The Fair Labor Standards Act of 1938 (FLSA) and the regulations implementing it pose one of the most difficult compliance challenges for today’s employers. Written at a time when the Ford Motor Company was making Model A’s on its production line with considerable manual labor and relatively little automation, employers face extreme difficulties in determining when employees are “on the clock” (and thus potentially eligible for overtime) in a virtual workplace where work is performed in a variety of settings with often indeterminate schedules. Because of the vague rules which often do not contemplate contemporary occupations, employers also face difficulties in deciphering which employees are covered by the law and which are not—even when employees express a clear preference for not being covered by the law’s inflexibilities.
The challenges employers face are exacerbated by the fact that that the statute provides not only for enforcement by the Department of Labor (often very aggressive in its enforcement tactics) but also by private rights of action. As a result, the private bar has taken advantage of the law’s lack of clarity by pursuing highly lucrative class actions against employers who struggle to ascertain what is required. Thus, the number of FLSA lawsuits has quadrupled from about 1,500 per year in the early 1990s to over 6,000 in 2009, and this does not count the number of cases brought under state laws which often vary from the federal law. Faced with the uncertainties of the law, companies often settle these cases, with a median settlement cost of $7.4 million for federal cases and $10 million for state cases.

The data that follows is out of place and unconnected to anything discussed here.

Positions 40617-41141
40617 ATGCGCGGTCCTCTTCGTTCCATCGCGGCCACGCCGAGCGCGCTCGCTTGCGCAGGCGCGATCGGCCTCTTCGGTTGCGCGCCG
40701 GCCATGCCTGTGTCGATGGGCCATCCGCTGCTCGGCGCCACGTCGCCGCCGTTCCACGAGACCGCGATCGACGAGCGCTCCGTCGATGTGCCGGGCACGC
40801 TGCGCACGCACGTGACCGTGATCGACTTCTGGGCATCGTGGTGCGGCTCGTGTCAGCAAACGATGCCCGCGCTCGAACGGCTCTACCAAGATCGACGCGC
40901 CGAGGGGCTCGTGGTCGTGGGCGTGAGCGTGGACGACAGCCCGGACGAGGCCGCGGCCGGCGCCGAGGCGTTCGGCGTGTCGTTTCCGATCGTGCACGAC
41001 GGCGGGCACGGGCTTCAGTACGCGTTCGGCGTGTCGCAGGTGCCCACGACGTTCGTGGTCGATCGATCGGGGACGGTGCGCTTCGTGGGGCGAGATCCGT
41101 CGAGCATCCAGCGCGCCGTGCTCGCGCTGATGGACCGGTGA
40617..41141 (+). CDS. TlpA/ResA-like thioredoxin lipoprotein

In addition to reforming the FLSA’s outdated requirements to comport with today’s workplace, HR Policy supports reforms in its enforcement that would protect employers making a good faith effort to comply with the law against rigorous enforcement actions by the Department of Labor and class actions that reward plaintiffs’ lawyers for exploiting the law’s vagueries.